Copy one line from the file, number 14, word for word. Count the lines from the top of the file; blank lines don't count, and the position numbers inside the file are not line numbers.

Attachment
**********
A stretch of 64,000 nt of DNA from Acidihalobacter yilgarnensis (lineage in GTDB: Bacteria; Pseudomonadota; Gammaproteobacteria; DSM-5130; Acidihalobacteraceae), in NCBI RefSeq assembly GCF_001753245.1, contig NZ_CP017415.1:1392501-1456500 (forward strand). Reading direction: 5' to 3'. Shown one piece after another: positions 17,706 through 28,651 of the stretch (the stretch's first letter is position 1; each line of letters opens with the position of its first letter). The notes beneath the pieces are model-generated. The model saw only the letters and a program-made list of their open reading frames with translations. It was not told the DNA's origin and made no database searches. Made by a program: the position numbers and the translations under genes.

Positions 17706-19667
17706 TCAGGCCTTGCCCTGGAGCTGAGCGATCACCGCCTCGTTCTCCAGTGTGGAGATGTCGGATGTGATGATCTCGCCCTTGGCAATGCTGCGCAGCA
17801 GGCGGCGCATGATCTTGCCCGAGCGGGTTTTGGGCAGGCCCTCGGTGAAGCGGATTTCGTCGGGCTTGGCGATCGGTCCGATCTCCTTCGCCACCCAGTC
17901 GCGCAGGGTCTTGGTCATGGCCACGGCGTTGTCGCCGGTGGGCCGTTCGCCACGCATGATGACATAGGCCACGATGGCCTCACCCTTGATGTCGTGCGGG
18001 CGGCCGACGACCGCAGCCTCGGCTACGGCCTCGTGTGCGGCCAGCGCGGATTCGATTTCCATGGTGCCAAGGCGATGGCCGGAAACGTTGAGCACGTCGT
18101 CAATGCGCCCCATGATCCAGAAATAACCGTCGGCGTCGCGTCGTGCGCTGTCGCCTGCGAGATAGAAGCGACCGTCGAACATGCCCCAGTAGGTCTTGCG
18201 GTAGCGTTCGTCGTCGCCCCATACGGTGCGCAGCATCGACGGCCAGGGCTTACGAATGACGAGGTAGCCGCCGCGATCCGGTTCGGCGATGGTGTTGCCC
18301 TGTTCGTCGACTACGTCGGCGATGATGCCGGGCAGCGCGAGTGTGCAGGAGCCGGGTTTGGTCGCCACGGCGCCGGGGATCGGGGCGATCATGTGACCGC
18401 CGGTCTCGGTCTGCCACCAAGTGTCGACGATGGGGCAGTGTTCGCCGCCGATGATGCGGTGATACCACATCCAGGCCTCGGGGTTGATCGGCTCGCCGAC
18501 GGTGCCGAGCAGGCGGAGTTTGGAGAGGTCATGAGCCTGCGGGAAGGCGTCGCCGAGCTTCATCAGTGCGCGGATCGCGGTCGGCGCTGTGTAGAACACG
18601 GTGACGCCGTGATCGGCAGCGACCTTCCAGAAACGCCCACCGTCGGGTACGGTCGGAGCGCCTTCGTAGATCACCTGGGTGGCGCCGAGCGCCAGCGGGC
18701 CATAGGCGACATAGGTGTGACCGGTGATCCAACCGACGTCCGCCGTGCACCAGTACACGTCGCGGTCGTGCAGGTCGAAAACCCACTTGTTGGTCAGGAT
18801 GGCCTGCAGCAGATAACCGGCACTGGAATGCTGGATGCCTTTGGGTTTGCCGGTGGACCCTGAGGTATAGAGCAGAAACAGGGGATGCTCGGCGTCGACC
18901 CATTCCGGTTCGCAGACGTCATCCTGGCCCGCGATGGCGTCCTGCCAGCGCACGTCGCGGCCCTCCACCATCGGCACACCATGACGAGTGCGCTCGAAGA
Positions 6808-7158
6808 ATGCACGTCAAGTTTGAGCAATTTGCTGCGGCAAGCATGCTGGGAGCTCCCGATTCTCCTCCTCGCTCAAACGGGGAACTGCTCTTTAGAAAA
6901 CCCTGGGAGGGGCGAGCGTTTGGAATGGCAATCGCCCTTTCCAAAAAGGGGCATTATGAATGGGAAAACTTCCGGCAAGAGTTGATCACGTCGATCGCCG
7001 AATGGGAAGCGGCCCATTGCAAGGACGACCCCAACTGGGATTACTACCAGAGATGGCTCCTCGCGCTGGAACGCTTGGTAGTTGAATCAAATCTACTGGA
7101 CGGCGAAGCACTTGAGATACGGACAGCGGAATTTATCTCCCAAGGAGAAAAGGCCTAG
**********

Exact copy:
18801 GGCCTGCAGCAGATAACCGGCACTGGAATGCTGGATGCCTTTGGGTTTGCCGGTGGACCCTGAGGTATAGAGCAGAAACAGGGGATGCTCGGCGTCGACC